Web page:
Thousands of lives still at risk after Cyclone Idai

By Oxfam
The Chimanimani region of eastern Zimbabwe was hit hard by Cyclone Idai, which destroyed this family’s home. Philimon Bulawayo/REUTERS

Reports from southern Africa indicate millions are affected and in urgent need of clean water, sanitation, food.

Reports from Oxfam staff in areas affected by Cyclone Idai in Malawi, Mozambique, and Zimbabwe are that rain is still falling and people are in need of shelter, sanitation, and food.

Cyclone Idai has destroyed roads, bridges, communication networks, and also crops and other livelihoods.

Oxfam’s initial response is being planned around sanitation, health and hygiene, trying to ensure people have access to clean water, and also food aid. The organization plans to assist half a million people.

In Mozambique, staff are reporting from the worst affected area near the city of Beira that food prices are going up, and 90 percent of the city of 400,000 people is under water. “We are determined to save lives, and working around the clock to ensure effective logistics can be put in place,” says Segio Zimba, Oxfam’s communications officer, who is now at the airport in Beira. He says there are no cars, but that all the aid organizations there are now working together to get access to the affected areas.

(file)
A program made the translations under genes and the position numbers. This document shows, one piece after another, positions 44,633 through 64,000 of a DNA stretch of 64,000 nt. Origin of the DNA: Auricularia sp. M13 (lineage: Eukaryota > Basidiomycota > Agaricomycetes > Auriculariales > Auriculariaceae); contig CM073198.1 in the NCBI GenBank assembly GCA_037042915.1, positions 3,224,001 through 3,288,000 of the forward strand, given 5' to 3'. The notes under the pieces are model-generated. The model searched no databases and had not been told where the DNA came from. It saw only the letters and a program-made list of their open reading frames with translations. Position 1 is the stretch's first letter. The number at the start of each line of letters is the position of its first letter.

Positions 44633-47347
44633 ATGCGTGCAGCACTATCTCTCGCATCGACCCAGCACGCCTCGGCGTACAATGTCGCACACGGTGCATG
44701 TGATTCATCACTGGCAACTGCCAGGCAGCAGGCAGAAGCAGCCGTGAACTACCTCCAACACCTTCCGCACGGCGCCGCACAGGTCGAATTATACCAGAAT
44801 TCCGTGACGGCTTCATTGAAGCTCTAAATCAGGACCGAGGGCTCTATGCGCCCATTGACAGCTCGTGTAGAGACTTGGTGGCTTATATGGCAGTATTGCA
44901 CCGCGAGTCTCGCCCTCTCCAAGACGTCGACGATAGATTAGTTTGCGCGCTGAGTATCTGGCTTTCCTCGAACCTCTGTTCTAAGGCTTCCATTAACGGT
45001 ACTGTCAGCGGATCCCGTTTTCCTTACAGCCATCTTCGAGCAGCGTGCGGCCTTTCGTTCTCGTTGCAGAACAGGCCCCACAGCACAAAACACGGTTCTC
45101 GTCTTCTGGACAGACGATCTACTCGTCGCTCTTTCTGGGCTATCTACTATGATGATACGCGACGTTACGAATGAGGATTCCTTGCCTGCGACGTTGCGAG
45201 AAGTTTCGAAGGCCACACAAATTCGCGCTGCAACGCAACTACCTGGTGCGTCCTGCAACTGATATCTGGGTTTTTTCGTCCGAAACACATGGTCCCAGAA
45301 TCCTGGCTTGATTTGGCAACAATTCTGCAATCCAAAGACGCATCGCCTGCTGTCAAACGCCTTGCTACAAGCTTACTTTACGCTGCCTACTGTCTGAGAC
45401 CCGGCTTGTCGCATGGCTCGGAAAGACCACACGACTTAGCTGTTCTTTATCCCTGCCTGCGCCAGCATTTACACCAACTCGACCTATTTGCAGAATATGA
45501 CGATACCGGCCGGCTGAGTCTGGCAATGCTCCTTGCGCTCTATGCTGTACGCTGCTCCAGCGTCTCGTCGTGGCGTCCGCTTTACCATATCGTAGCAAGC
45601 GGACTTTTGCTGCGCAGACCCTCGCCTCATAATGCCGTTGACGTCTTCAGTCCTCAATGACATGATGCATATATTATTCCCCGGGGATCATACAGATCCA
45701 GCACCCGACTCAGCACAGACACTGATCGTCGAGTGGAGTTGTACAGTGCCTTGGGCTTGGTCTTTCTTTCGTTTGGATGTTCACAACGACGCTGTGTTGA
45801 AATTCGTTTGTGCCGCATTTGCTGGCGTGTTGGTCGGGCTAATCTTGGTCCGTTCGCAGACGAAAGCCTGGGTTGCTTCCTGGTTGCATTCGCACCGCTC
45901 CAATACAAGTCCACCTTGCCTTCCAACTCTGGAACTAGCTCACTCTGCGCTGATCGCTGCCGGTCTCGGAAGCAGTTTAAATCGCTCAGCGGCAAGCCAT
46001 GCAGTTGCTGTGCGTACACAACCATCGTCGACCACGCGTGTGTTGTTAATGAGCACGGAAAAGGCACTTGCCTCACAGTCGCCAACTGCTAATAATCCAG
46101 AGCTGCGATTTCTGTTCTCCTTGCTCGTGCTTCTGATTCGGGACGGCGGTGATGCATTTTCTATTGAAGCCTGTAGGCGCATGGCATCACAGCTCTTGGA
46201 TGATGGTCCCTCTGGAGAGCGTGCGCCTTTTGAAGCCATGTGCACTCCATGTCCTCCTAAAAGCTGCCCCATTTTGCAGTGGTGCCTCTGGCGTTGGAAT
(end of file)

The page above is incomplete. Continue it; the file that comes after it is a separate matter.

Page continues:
In the worst-affected areas of Zimbabwe, near the eastern border around Chimanimani, 80 people have died and hundreds are missing. Roads are impassable and helicopters are grounded due to bad weather. Fredrick Kupfambamhandu, Oxfam’s water and sanitation team leader in Zimbabwe, says: "Ascertaining the extent of damage has been difficult as the area is only accessible by air at the moment. The road network was greatly damaged. Zimbabwe army troops only managed to reach the affected areas on foot today."

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Survivors of Cyclone Idai search for bodies in eastern Zimbabwe. Tsvangirayi Mukwazhi/AP/REX

John Makina of Malawi said that in the camps, where displaced people have congregated, “you can see how awfully they have been affected.” He said the camps are full of women during the day waiting for their husbands and sons to return in the evening with whatever food they can find. He said that some communities can only be reached by helicopter or boat. “Sanitation in some places is just absent, with latrines and sewage systems washed away or destroyed. People are having to defecate in the bush – this will lead to bad water-borne disease.”

Oxfam staff are engaged in assessing needs and planning a humanitarian response, and this also includes a thorough analysis of the ways the disaster is affecting women and girls. “We are conducting a rapid gender analysis to inform our responses because women and children are the most affected when disasters like this strike,” says Netsai Shambira, Oxfam’s women’s rights and gender justice coordinator. “Ensuring that they are safe and protected is important considering the long distances they are traveling.”

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